Welcome to the second edition of ARTiculation for 2017. This issue highlights our important work with Indigenous students, staff and the wider community and is reflective of the Faculty’s commitment to Indigenous development through our teaching and learning, research and engagement activities.
Our work in this area is undertaken within the broad framework of the University’s Reconciliation Action Plan which builds commitment within the University community and provides structures and support for actions that contribute to reconciliation in Australia.
Among the initiatives profiled in this edition of ARTiculation, is an article on the Indigenous Leadership, Excellence and Achievement Program (I-LEAP). This program aims to instill high-achieving Indigenous students at secondary and undergraduate levels with the self-confidence, leadership and academic skills required to perform successfully at University and beyond. I-LEAP is an important step towards addressing the chronic under-representation of Indigenous Australians in tertiary education and ultimately, in transforming the future of our Indigenous communities. I-LEAP is funded by generous donations from our alumni and other supporters. If you would like to help, please consider making a financial contribution to the I-LEAP program.
Also within this edition is an article on the Bachelor of Arts (Extended), a pioneering degree run by several partners within The University of Melbourne, including the Faculty of Arts, Murrup Barak Melbourne Institute for Indigenous Development, Trinity College and other residential colleges. This four-year program is designed in particular to recognise and assist Indigenous students with the complex transition both to University and to life in a busy city. It offers a unique blended program structure that both acknowledges and encourages students to approach learning through their own Indigenous perspectives.
It’s always pleasing to celebrate the successes of our students and my congratulations go to second year Bachelor of Arts student and Chancellor’s Scholar, Paris Mordecai, who has been awarded a KPMG Indigenous Pathway Scholarship.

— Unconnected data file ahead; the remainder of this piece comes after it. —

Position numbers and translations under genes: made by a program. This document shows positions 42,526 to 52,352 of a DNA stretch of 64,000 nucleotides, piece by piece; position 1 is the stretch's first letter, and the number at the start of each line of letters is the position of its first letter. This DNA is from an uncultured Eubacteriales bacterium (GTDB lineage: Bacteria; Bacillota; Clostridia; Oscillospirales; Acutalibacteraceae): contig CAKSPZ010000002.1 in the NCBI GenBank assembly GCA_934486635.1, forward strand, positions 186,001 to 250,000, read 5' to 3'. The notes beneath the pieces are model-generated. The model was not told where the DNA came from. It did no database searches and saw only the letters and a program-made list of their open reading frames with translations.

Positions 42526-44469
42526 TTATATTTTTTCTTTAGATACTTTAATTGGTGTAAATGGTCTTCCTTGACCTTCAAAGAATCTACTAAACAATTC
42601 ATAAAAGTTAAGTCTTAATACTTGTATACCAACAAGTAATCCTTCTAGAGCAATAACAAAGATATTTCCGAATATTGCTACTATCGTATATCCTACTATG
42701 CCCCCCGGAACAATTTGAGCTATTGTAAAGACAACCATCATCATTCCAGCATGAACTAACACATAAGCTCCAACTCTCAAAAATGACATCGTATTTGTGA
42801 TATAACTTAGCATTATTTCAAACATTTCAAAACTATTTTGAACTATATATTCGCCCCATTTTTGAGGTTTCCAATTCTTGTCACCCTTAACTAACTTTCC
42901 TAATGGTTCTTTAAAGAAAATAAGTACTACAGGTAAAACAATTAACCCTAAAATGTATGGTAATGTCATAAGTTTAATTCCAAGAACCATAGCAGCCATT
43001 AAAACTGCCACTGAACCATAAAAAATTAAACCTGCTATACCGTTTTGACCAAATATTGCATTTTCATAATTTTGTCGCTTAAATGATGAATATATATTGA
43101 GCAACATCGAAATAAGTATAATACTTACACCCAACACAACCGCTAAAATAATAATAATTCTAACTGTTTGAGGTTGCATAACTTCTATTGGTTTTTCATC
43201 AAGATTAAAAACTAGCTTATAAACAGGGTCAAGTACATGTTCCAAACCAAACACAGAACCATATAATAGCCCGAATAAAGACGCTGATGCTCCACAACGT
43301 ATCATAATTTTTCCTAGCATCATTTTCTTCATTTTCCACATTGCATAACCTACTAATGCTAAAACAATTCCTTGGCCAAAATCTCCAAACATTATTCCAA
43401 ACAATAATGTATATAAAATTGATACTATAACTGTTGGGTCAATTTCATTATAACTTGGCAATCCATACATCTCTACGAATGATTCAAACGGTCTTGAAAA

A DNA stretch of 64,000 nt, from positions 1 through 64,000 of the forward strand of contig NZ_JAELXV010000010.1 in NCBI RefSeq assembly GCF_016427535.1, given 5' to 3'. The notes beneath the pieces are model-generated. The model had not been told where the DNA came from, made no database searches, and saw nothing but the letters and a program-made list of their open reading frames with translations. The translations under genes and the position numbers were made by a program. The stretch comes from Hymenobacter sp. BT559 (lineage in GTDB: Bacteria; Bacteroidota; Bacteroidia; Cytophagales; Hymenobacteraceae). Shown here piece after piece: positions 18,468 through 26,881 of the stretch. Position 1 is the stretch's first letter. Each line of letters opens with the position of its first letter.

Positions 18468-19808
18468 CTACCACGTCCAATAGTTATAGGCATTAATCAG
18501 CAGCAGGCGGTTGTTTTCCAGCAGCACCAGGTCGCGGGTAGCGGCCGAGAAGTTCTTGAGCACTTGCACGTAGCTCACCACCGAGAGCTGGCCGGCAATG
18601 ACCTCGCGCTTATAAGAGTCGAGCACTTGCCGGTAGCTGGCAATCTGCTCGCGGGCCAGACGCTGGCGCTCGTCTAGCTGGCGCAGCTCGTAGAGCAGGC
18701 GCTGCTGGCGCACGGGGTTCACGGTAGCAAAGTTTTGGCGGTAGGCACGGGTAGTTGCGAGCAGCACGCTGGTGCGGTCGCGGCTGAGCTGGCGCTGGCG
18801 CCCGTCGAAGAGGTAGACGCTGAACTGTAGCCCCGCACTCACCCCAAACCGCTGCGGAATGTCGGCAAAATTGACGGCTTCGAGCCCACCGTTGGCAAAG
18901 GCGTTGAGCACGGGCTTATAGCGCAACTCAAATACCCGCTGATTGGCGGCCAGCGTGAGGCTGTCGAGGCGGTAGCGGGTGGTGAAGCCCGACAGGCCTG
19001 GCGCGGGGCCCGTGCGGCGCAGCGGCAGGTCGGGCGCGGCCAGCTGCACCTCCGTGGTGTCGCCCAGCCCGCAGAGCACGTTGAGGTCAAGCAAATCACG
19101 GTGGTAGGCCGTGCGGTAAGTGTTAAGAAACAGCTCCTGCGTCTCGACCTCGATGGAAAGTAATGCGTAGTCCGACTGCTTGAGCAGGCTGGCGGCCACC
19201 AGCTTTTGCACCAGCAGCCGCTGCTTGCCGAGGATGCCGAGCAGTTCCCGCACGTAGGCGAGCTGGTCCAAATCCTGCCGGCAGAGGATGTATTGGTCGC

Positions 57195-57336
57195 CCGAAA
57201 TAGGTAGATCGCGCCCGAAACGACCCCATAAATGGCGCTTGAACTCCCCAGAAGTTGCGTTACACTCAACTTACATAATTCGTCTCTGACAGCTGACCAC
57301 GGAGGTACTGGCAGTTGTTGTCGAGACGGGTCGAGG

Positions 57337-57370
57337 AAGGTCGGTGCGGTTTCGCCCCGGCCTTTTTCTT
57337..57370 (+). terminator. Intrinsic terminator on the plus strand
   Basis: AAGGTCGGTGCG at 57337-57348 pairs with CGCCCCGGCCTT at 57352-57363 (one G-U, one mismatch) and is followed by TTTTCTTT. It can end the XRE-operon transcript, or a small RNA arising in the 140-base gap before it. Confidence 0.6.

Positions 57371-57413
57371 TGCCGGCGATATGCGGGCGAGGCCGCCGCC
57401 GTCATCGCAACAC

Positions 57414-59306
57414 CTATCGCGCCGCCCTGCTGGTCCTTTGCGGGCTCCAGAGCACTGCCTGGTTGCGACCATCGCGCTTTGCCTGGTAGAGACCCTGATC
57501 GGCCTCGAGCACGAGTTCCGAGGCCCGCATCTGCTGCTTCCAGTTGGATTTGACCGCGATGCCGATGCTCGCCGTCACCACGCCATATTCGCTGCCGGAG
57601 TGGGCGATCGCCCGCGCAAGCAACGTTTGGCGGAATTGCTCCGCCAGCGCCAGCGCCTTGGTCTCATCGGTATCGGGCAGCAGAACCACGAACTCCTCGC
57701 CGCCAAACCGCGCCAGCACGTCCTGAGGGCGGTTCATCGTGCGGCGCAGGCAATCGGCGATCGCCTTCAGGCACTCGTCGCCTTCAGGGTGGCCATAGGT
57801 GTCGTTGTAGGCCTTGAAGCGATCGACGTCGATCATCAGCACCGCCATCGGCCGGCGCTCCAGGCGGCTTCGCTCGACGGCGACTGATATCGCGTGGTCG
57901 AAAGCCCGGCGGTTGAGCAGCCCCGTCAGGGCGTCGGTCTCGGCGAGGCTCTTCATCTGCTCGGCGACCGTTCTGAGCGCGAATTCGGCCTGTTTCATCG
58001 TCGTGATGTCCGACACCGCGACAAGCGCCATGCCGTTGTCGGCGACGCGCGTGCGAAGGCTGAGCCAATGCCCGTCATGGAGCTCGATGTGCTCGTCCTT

We also feature an article profiling Prof Tony Birch, an author, activist and academic who holds the Inaugural Bruce McGuinness Indigenous Research Fellowship. Tony undertook his Arts Degree at Melbourne (with majors in history and literature) as a mature-aged student in the late 1980s. I’m sure you will enjoy reading his reflections on this experience and in particular, the skills Tony credits to his Arts degree that have proved useful throughout his career.
The current work of the Faculty’s Research Unit for Indigenous Language (RUIL), the first of its kind in Australia, is also profiled in this issue. Led by Associate Professor Rachel Nordlinger, the RUIL is essential in preserving Australia’s Indigenous linguistic heritage, of over 250 spoken languages. I send my thanks and those of the broader Faculty to the trustees of the estate of Mr Duncan Elphinstone McBryde Leary, whose generous bequest has enabled the Faculty to continue and expand its work on Indigenous language acquisition and conventions. This work is invaluable in helping preserve the ancient and varied dialects, the stories, history, culture and experiences they represent, and also in encouraging wider appreciation and knowledge of our Indigenous linguistic heritage.
I hope you enjoy this edition of ARTiculation.
Professor Mark Considine
Dean of Arts